Heat May Shrink Eastern Oregon Potato Crop

Published online: Sep 10, 2013 The Associated Press
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PENDLETON, Ore. - Hot weather will likely cause a lighter yield of Eastern Oregon potatoes and smaller spuds than usual.

But growers in the region say the hot weather, including a string of 110-degree days, won't cause major problems.

Oregon planted close to 40,000 acres of potatoes in 2013, of which 25,000-30,000 acres are found around Hermiston and Boardman, The East Oregonian reported.

"We don't have disaster years," said Don Horneck at Oregon State University's Hermiston Agricultural Research. "This may be the premier area in the world for growing potatoes."

A combination of light, sandy soil and almost pure water from the Columbia River makes the irrigated region of north Umatilla and Morrow counties the top potato producer in the state.

Bill Brewer, CEO of the Oregon Potato Commission, said he believes growers will produce a yield that's close to average.

"`Average' in the potato world still means there's a good quality crop coming," Brewer said.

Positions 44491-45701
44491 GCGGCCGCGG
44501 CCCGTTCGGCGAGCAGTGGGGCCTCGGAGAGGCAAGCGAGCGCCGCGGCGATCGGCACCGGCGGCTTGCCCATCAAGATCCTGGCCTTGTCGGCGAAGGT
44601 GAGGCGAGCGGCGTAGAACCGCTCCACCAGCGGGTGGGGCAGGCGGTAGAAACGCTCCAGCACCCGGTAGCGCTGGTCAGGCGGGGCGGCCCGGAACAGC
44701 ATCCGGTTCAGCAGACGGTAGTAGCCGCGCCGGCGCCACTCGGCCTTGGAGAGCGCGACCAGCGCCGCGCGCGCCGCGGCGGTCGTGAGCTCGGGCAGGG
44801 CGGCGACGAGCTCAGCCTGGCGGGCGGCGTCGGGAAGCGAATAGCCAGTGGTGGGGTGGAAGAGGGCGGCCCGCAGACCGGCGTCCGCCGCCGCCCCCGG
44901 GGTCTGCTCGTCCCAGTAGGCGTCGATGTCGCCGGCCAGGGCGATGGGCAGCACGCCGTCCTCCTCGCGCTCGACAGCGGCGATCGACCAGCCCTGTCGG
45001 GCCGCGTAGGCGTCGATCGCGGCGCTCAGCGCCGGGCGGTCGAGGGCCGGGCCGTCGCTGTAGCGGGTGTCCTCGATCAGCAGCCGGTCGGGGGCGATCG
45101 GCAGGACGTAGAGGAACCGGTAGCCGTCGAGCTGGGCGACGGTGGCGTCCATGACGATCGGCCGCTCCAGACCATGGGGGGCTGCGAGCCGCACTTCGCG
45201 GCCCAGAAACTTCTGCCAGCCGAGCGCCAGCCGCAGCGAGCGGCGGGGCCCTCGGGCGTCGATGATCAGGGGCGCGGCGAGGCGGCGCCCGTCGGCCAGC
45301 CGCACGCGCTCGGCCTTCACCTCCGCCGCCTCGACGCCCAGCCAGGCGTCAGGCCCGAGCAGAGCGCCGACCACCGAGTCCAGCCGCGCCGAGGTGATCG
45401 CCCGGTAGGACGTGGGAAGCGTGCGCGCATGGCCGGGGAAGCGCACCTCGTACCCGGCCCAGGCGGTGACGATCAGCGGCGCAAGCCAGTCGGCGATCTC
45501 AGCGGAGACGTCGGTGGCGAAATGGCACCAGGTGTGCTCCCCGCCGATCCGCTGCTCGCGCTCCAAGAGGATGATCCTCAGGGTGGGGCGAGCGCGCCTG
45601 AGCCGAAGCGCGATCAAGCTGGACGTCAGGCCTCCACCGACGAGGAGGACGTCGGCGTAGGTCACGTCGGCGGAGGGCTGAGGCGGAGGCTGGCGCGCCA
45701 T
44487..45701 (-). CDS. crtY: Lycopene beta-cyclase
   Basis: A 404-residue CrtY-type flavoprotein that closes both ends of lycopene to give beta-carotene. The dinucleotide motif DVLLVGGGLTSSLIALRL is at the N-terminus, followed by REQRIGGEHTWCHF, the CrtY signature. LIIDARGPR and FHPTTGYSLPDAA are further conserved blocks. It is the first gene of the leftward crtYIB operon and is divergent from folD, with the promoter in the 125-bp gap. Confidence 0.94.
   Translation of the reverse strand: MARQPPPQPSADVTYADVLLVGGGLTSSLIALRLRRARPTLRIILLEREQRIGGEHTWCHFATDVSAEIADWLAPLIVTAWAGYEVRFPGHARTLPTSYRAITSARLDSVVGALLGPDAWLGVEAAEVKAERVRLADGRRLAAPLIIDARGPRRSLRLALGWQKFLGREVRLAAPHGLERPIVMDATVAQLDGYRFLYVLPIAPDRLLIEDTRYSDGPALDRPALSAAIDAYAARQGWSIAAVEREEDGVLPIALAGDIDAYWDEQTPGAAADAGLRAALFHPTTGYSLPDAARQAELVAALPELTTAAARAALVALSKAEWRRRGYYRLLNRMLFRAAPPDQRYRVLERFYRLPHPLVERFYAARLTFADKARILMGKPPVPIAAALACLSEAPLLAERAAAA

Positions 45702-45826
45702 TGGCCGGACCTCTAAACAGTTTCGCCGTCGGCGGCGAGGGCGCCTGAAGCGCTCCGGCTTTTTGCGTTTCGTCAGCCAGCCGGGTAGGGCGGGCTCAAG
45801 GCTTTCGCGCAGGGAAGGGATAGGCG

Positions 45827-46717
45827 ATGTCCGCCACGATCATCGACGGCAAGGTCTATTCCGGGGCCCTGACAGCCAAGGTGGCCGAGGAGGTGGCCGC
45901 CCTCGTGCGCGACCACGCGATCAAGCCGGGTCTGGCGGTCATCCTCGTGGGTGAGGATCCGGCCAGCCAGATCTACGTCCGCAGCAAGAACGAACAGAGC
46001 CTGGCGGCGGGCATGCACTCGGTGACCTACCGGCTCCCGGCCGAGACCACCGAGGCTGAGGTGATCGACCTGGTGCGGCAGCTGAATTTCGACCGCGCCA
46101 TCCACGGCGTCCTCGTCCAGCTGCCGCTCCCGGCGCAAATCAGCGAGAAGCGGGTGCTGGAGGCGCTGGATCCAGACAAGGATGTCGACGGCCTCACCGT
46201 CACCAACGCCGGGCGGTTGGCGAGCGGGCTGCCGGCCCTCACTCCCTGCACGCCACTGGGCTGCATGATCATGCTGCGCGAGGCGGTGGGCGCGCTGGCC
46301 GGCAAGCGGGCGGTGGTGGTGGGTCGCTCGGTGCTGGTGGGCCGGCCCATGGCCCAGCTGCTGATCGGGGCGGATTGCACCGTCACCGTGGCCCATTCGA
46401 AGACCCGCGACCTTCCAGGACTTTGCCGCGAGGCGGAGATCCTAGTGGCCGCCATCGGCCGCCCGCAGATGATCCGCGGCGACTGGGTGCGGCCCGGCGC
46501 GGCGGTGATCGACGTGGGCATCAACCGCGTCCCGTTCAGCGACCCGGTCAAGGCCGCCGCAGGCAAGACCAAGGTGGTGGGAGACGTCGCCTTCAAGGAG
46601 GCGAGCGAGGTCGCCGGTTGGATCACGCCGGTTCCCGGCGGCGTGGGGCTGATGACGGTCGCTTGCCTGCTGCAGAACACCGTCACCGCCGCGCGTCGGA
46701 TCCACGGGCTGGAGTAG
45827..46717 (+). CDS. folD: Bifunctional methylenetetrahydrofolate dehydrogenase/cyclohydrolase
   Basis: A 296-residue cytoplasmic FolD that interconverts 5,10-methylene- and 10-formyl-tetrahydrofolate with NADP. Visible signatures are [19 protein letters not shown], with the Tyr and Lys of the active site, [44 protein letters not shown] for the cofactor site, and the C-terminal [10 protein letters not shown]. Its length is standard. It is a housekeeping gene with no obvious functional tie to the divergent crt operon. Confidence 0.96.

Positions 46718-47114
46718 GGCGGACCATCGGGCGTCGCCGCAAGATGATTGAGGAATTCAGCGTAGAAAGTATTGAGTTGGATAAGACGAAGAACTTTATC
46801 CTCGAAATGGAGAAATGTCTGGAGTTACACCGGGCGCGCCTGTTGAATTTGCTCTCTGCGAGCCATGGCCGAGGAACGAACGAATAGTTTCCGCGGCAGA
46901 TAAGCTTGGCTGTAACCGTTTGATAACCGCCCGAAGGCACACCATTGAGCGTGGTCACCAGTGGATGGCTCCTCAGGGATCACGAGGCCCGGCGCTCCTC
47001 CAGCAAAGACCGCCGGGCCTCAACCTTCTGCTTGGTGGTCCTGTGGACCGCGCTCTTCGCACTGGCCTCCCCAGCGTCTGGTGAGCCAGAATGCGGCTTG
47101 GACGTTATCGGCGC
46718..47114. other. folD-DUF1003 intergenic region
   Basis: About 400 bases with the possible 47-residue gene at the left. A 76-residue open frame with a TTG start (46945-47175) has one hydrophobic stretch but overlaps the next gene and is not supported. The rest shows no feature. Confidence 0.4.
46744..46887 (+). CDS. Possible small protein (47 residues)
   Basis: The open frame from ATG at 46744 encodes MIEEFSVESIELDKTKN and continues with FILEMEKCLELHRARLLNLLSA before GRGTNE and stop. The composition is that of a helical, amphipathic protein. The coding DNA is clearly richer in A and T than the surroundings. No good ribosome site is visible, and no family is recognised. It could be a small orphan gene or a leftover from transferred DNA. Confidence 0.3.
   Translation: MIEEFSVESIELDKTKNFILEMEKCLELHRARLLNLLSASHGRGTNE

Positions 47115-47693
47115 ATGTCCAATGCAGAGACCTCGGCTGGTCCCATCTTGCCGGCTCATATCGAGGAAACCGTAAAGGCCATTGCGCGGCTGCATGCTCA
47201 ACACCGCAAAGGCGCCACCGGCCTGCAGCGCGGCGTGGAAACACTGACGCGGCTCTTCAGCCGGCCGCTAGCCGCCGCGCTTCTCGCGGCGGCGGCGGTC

In Oregon, 75 percent of potatoes are processed and 15 percent of the products exported to countries such as Japan, Taiwan and South Korea, according to the potato commission. Nearly 25 percent of all French fries exported from the United States come from Oregon.

Oregon has one of the highest average yields of potatoes at 58,500 pounds per acre, second only to Washington. Eastern Oregon growers lead the way, producing 61,000 to 62,000 pounds per acre.

The region's hot days and cool nights boost sugar content in potatoes, which translates into starch. The same principle is what makes juicy Hermiston watermelons a major point of pride in the community.

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